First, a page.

Financial Beat

July 23, 2001

Corporations, Privacy, Wealth, Car Theft, Travel

 

Financial Beat

Jump to:Choose article section...Corporations: That year-end bonus may now be taxed Travel: Get online warnings about airport delays Privacy: Online tools to help shield your identity Wealth: The rich are still getting richer Car Theft: Integra owners, take note

By Yvonne Chilik Wollenberg

Corporations: That year-end bonus may now be taxed

The US Tax Court has held that profits generated by nonshareholder physicians, but paid only to the shareholders of a C corporation, may be taxable to the PC. A six-doctor practice organized as a C corporation employed four doctor shareholders plus two associates on straight salary. At year-end, the shareholders "zeroed out" the corporation and split the money four ways as tax-deductible bonuses. The court didn't question the reasonableness of the bonus amounts. Rather, it said that a portion of the bonuses was taxable because it wasn't based on the shareholder-recipients' personal services, but on those of the salaried associates.

In addition to the corporate tax, the court assessed a 20 percent penalty for negligence, reflecting the shareholders' "utter indifference" to the possibility that the associates had actually generated part of the profits on which the bonuses were based.

Travel: Get online warnings about airport delays

You can now be alerted about delays at 39 airports nationwide via a home computer, PDA, pager, or cell phone capable of receiving e-mail. Register at www.fly.faa.gov, select the airports you're interested in, and the Federal Aviation Administration will send you an e-mail when flights are delayed. The FAA's Web site also has current conditions for 298 airports, with color codes showing the types and lengths of delays.

While the FAA's messages concern only general airport delays, several airlines—including American Airlines (www.aa.com ), Northwest Airlines (www.nwa.com), Continental Airlines (www.continental.com ), and United Airlines (www.ual.com)—will notify you by e-mail if your flight will be late. To register, check the airline's Web site.

Privacy: Online tools to help shield your identity

A new program can alert you to the presence of "Web bugs," the devices that Web sites and their advertisers use to track your online travels. The Privacy Foundation, a consumer group associated with the University of Denver, offers free Bugnosis software that warns you of a Web bug by flashing a blinking image and sounding an "uh-oh"; it cannot, however, remove the Web bug. To download the program, which works only with the Internet Explorer browser, go to www.privacyfoundation.org and click on "Bugnosis."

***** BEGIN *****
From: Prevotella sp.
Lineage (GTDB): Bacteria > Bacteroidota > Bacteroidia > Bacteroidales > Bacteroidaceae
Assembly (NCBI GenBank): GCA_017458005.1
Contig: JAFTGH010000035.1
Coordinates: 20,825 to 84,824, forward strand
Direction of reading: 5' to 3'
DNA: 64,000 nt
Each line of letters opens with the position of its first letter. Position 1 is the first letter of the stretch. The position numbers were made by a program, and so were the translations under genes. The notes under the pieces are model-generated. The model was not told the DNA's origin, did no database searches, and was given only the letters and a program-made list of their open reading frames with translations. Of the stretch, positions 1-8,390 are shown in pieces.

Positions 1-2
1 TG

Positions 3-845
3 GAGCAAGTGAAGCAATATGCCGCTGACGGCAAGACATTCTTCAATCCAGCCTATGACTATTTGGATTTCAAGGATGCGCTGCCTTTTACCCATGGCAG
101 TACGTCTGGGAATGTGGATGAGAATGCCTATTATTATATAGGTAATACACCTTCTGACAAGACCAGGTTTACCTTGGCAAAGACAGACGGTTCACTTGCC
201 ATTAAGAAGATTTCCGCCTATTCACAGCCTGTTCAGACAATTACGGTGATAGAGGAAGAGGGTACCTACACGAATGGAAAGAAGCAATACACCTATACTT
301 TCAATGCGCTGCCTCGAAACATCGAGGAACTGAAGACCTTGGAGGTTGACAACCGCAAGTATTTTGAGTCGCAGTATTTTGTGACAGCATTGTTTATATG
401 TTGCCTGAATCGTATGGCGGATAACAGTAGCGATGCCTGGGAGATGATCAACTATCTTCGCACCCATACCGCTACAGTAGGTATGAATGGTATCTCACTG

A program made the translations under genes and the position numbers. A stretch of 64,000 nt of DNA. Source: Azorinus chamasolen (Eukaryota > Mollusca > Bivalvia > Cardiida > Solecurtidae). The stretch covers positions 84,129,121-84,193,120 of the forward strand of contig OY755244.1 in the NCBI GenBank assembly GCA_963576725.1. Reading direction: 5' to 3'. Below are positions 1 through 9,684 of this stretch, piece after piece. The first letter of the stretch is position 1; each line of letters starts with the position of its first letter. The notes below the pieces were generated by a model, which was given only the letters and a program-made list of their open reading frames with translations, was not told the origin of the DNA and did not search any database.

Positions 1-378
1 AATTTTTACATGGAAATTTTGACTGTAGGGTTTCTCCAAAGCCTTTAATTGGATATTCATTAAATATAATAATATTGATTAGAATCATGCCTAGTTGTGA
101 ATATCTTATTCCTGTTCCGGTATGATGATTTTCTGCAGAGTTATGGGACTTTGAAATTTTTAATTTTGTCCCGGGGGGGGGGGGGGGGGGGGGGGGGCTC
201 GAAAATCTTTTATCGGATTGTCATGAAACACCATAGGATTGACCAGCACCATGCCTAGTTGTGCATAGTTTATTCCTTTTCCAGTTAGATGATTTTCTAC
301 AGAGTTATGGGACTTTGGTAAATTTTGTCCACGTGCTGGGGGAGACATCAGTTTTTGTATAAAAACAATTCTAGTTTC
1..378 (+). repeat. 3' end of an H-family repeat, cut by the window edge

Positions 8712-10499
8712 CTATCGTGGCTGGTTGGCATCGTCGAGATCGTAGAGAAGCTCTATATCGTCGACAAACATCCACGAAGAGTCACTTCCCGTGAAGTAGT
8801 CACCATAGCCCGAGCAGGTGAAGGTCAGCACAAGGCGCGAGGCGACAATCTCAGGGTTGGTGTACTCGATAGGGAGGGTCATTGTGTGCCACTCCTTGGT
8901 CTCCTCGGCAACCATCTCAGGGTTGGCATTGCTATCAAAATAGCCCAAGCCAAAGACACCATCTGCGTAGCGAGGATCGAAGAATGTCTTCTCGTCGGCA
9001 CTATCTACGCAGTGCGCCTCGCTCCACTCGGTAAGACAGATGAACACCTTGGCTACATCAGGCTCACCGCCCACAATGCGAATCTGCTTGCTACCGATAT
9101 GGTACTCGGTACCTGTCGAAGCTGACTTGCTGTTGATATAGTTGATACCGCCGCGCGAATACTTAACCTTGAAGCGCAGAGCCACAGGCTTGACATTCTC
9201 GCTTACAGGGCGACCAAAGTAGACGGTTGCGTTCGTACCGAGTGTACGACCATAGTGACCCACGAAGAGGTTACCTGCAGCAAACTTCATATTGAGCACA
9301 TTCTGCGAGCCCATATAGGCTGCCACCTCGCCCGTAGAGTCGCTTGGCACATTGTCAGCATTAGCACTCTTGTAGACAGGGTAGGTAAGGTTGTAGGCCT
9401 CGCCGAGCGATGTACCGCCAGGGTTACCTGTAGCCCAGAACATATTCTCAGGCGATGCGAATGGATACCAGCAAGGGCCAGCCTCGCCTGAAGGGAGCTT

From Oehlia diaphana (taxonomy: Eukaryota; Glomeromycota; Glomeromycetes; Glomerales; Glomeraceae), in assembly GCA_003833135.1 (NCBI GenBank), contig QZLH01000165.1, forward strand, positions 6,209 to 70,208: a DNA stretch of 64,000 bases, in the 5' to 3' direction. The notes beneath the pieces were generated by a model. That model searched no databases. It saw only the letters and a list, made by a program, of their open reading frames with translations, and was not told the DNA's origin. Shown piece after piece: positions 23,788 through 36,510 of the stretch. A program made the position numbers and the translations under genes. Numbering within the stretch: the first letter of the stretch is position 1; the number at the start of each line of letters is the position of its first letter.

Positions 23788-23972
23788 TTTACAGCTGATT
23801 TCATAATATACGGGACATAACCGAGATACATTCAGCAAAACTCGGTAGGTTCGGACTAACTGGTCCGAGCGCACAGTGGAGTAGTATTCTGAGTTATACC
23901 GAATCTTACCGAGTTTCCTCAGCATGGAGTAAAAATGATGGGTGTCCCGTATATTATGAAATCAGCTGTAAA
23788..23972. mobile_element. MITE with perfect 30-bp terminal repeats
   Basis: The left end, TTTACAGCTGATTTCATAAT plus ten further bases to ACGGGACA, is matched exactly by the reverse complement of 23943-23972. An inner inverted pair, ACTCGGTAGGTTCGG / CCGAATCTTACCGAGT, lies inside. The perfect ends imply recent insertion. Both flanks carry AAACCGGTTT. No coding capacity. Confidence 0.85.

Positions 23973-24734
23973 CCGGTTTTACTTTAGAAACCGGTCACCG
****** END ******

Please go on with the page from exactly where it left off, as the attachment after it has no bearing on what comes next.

You can also block information from being collected by e-advertisers by filling out an online form at www.networkadvertising.org. This removes some of the "cookies," or electronic files placed on your hard drive to track your online habits, such as which sites you frequent or what merchandise you buy. The new site was launched by the seven members of the Network Advertising Initiative, which comprises a majority of the network advertising industry.

Wealth: The rich are still getting richer

The ranks of millionaires grew 3 percent from 1999 to 2000, to 7.2 million people worldwide, according to a report by Merrill Lynch and Cap Gemini Ernst & Young. Their combined wealth grew 6 percent, to $27 trillion, last year—impressive, but well below the 18 percent increase in 1999. About 57,000 of these millionaires have amassed more than $30 million, excluding real estate, an increase of 3 percent from 1999. Worldwide, these super-rich own a combined total of $8.4 trillion in assets.

About a third of the world's millionaires live in the United States and Canada, and another third live in Europe. Asia was the only region to report a decline in wealth: The combined assets of millionaires there dropped 9 percent in 2000.

Car Theft: Integra owners, take note

Car thieves apparently love the Acura Integra, which tops the most-stolen list for all 1998 to 2000 model passenger vehicles, according to the Highway Loss Data Institute. The theft frequency for the Integra was 21.6 per 1,000 vehicles per year, compared with an average of 2.6 per 1,000 for all vehicles.

After the Integra, most frequently stolen were the Cadillac Escalade, Mitsubishi Montero Sport, Lincoln Navigator, Lexus GS 400/300, Chevrolet Corvette convertible, Mercedes Benz CLK-Class, BMW 7 series, and Audi A6 Quattro.

In general, cars are getting harder to steal but more expensive to replace. The number of car thefts has been steadily declining since the early 1980s, while the amount of money paid out by insurance companies for theft claims has increased significantly.

The author is a freelance writer in Teaneck, NJ.

 

Yvonne Wollenberg. Financial Beat. Medical Economics 2001;14:12.

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